While the International Space Station was originally set to retire in 2015, a retirement which was then deferred to 2020, NASA has just got permission from the Obama Administration to agree with its other national/pan-national users including Roscosmos, ESA, JAXA and the Canadian Space Agency to extend the use of the International Space Station until 2024. The decision was taken after engineering analysis including testing on equivalent modules on the ground, that the ISS could be operated safely until 2028.
In a separate development, the European Space Agency (ESA), the German Aerospace Research agency (DLR) has agreed with Sierra Nevada Corporation to perform some joint studies in respect to using Sierra Nevada’s Dream Chaser mini-shuttle to launch ESA astronauts and cargo into orbit. The studies include examining the possibility of launching Dream Chaser on top of the Ariane 5 launch vehicle in a similar fashion to the method proposed for the now-defunct ESA Hermes mini-shuttle programme.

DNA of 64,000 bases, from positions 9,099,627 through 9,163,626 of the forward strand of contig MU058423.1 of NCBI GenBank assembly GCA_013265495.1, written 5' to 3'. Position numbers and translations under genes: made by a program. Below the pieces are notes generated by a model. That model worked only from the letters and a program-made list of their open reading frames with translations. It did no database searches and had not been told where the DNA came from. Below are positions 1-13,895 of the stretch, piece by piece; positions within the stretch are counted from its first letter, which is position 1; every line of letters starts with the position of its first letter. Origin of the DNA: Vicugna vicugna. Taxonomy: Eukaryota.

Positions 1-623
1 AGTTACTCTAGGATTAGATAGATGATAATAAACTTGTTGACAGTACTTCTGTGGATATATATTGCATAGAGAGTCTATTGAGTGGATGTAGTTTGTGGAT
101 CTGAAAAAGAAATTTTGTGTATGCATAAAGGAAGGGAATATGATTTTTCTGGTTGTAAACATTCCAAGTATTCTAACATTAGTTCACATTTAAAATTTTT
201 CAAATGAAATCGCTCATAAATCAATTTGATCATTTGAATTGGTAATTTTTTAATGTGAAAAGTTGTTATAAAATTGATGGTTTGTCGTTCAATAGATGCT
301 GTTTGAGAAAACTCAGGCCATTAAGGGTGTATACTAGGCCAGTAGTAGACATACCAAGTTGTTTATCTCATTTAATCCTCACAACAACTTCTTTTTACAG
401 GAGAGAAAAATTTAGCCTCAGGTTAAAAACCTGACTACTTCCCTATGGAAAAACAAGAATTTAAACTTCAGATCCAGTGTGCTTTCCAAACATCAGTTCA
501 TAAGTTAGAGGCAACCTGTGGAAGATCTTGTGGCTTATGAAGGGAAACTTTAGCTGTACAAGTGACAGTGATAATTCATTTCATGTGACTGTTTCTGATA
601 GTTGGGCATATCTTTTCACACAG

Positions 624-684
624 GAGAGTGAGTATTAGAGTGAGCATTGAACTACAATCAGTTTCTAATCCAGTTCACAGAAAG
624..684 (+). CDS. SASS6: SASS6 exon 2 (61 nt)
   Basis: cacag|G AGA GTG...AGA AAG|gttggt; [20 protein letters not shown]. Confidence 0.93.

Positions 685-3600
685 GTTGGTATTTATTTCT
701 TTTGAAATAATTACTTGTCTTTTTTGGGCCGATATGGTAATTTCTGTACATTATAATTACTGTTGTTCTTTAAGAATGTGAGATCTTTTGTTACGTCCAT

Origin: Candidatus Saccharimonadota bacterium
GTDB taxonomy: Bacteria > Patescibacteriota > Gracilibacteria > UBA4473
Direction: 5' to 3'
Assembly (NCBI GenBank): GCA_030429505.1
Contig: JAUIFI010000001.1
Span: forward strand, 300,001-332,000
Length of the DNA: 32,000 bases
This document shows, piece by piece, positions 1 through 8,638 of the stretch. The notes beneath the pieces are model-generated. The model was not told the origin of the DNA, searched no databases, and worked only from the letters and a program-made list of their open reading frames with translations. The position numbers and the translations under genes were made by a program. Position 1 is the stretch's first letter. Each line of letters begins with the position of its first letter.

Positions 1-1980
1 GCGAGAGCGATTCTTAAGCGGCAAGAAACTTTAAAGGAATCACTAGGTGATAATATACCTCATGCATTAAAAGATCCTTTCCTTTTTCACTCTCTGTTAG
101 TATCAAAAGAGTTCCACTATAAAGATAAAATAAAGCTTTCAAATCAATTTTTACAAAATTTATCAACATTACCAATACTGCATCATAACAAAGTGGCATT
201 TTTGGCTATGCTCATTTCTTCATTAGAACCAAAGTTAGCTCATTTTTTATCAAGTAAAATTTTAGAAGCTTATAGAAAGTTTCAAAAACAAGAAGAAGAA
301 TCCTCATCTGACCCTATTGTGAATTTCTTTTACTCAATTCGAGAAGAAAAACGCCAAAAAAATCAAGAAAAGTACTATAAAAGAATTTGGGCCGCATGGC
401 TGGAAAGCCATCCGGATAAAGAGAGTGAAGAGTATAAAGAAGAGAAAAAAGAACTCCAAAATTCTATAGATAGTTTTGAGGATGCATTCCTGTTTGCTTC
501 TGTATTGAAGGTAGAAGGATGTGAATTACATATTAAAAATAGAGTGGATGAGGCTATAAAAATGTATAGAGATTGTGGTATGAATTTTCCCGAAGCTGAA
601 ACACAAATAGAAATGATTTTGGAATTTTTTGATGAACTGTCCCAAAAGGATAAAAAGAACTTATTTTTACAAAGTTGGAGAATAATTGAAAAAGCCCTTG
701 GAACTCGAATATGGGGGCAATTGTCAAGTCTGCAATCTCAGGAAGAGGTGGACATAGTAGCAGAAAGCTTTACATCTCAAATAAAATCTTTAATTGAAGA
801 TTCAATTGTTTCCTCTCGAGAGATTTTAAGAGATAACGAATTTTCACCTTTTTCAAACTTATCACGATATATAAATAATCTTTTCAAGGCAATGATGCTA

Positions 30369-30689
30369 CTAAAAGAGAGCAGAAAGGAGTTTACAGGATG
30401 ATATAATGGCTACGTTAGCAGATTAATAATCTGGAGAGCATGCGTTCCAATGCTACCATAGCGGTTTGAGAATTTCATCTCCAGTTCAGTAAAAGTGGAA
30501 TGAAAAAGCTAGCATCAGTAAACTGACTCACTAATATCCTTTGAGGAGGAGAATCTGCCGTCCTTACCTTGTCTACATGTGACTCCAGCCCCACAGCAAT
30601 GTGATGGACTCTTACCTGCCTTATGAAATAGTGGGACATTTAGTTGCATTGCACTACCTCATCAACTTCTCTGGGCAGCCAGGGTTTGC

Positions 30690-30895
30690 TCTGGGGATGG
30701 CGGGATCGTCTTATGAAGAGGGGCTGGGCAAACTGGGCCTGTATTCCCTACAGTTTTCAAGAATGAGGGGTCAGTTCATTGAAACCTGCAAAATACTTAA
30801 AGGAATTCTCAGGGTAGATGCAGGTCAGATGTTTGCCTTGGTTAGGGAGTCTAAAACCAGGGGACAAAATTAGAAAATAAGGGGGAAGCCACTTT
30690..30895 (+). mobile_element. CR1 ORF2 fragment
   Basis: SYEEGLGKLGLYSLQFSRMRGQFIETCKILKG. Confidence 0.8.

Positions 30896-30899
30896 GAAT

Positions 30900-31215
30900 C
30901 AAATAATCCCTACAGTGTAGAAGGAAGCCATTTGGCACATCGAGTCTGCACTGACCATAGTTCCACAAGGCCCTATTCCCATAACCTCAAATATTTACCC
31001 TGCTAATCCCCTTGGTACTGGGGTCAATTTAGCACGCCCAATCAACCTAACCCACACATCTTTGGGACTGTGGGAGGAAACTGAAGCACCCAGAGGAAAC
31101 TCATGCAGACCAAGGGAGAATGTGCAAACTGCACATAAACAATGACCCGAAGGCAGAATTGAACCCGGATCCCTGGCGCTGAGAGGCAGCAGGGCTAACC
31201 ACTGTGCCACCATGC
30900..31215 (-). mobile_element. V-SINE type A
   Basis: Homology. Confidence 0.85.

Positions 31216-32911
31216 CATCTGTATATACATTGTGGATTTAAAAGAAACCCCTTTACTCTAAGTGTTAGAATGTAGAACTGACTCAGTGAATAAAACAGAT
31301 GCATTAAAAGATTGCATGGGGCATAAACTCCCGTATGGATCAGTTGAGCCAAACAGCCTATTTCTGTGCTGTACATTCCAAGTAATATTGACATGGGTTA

Comment by David Todd: While it only won “half an award” in the latest round of NASA’s commercial crew development funding, Sierra Nevada’s HL-20-based lifting body design is more natural successor to the Space Shuttle. It also has several advantages over its capsule rivals: Dream Chaser has a better cross range capability, a more benign g-load re-entry environment and landing, and would probably be easier to maintain and safer as a result. Despite being officially behind Space X’s Dragon and Boeing’s CST-100 capsules so far, the Dream Chaser remains the most advanced method of sending and returning humans to and from space and remains favourite to be one of the two preferred crew delivery systems eventually selected by NASA. And now it seems ESA wants to be aboard as well. As it is, with the extension of the International Space Station’s life, NASA has at least given its commercial crew programme’s space systems somewhere to launch to.